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Friday, December 02, 2011


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I would advise you to take some of the Nordic success stories with a pinch of salt. You wouldn't go to Westminster and expect to get a balanced, objective view of English or British society, so you should be more critical of what decision-makers say about their own countries.

For example, you mention that most flats in Oslo are run by co-operatives, presumably referring to OBOS. This sounds very egalitarian until you're a new buyer trying to buy an OBOS property only to be told that someone with higher "seniority" has elbowed you out of the running. (OBOS have actually been running a television advert where a boy gets OBOS membership at his confirmation. I don't think this is as amusing as they think it is if your principal consideration is a properly functioning market.) You should note that in Oslo's property market, demand outstrips supply, and yet the council is happy to hand over land for free to a local football club via a non-profit entity for profitable exploitation - something approximating to fraud or corruption - while providing no such favours to student organisations, amongst whose members the demand for housing is acute. Many people are either priced out of the market or forced to pay property bubble prices.

You also mention Statoil as a success - not surprising given the amount of oil they've had to work with - but don't mention the corrupting influence such partly state-owned businesses, accounting for the bulk of the Norwegian economy, have on political decision-making. In the face of a decision that involves saying no to, for example, Arctic drilling or fish farming (another unsustainable practice that seeks to make easy money on the back of someone else's poverty and a dodgy final product), ministers are more likely to choose the one that keeps the money coming and doesn't involve awkward questions. The Norwegian public sector dominates the economy; it can be argued that this is not necessarily beneficial now, and won't be when there is less oil money to spend on bureaucracy in future.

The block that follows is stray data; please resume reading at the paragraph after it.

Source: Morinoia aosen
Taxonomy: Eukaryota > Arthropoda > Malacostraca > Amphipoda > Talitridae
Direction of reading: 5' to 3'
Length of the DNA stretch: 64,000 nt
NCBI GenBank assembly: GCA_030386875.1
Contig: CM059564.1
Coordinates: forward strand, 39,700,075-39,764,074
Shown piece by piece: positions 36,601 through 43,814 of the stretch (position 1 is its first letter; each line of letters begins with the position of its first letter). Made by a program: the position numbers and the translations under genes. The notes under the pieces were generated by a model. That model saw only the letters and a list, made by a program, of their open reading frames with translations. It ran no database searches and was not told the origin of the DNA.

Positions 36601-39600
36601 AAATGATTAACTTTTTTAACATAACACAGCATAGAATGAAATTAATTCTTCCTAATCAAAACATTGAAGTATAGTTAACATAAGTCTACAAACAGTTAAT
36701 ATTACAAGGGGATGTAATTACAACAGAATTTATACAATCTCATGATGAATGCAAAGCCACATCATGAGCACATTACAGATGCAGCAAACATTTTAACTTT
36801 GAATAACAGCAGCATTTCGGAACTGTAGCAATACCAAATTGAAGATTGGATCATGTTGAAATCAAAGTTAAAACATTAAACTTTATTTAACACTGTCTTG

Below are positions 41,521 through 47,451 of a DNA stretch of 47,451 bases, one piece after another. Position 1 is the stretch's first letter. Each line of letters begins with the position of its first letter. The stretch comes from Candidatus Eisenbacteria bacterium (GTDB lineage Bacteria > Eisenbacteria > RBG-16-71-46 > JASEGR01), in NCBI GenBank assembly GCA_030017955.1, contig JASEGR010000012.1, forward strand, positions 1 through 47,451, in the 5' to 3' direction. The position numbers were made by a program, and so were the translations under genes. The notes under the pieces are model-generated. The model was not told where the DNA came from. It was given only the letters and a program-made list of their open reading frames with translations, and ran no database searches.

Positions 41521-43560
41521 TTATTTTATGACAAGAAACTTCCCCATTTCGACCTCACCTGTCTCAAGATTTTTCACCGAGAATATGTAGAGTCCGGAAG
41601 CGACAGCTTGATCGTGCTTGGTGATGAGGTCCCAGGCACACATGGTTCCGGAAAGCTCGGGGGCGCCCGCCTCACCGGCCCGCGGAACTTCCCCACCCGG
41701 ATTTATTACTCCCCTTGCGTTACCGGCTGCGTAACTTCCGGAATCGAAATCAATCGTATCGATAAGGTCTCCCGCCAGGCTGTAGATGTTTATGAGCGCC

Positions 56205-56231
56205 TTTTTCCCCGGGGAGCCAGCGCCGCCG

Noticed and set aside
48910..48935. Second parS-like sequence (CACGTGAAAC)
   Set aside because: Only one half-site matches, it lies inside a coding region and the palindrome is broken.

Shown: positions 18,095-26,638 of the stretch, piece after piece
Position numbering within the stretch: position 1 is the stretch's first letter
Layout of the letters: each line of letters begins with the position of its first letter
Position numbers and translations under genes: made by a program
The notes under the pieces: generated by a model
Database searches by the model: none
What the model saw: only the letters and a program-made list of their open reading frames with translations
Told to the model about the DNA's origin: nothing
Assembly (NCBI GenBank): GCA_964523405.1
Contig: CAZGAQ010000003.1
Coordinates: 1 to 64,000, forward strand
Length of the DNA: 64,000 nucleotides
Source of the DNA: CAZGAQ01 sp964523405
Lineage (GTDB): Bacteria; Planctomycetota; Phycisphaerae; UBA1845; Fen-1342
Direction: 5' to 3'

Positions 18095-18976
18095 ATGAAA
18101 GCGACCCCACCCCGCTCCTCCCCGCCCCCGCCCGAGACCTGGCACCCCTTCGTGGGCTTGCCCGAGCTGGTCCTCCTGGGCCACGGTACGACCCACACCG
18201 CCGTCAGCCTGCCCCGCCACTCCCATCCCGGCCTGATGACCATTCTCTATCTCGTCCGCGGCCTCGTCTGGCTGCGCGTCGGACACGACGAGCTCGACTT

Many people in Norway often ignore the big picture, and while there's plenty of money, many people don't bother to ask serious questions (like things such as corruption or sustainability). Fortunately, there are plenty of people who can see past the collective sense of self-satisfaction. You should be listening to those people because no-one is going to magic up trillions of Euros of free money to play with in the event of Scottish independence.


Thank you. Just woke up to these comments. They mean a lot.Here, of crsuoe, there are no other news. All news media have dropped everything else for this. It felt like this huge relief yesterday, when they showed five minutes of Tour de France.(RAMBLING ALERT: Further descriptions from "on the ground" below. Somehow it helps telling it to someone who isn't Norwegian, and isn't in the middle of 24 hour updates. There's no obligation to read on, obviously.)I feel really sorry for the defense attorney. It's so obvious that he doesn't want to be there, and that he's dreading having to do his job. I think the rest of the country understands - there's been emphasis on the fact that this was an attack on our political system, on our open society, and how important it is that we stay open and democratic. That he gets a trial and an attorney. My facebook is full results from a poll: "should we bring back the death penalty in order to punish ABB?" 80-90% no. 10% yes, the rest on "maybe". I'm so proud of my nation during all of this.Watching repeats of the memorial service from this morning. Prime minister has trouble controlling his voice, tells openly about some of those he knew at Utf8ya. It's heartbreaking. He quotes one of the survivors: "If this one man can spread so much hate, think how much love we can all show together."

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